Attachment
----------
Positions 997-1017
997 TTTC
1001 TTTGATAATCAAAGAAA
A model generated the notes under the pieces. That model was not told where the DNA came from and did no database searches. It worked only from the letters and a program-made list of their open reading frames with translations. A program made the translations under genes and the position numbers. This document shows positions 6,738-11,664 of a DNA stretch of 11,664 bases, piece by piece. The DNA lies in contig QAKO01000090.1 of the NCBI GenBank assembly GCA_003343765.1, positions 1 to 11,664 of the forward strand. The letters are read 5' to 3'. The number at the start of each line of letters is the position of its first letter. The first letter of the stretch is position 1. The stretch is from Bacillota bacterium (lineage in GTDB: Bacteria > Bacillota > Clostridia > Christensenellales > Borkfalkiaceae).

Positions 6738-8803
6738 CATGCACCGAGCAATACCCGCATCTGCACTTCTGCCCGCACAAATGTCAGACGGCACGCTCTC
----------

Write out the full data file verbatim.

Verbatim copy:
Positions 997-1017
997 TTTC
1001 TTTGATAATCAAAGAAA
A model generated the notes under the pieces. That model was not told where the DNA came from and did no database searches. It worked only from the letters and a program-made list of their open reading frames with translations. A program made the translations under genes and the position numbers. This document shows positions 6,738-11,664 of a DNA stretch of 11,664 bases, piece by piece. The DNA lies in contig QAKO01000090.1 of the NCBI GenBank assembly GCA_003343765.1, positions 1 to 11,664 of the forward strand. The letters are read 5' to 3'. The number at the start of each line of letters is the position of its first letter. The first letter of the stretch is position 1. The stretch is from Bacillota bacterium (lineage in GTDB: Bacteria > Bacillota > Clostridia > Christensenellales > Borkfalkiaceae).

Positions 6738-8803
6738 CATGCACCGAGCAATACCCGCATCTGCACTTCTGCCCGCACAAATGTCAGACGGCACGCTCTC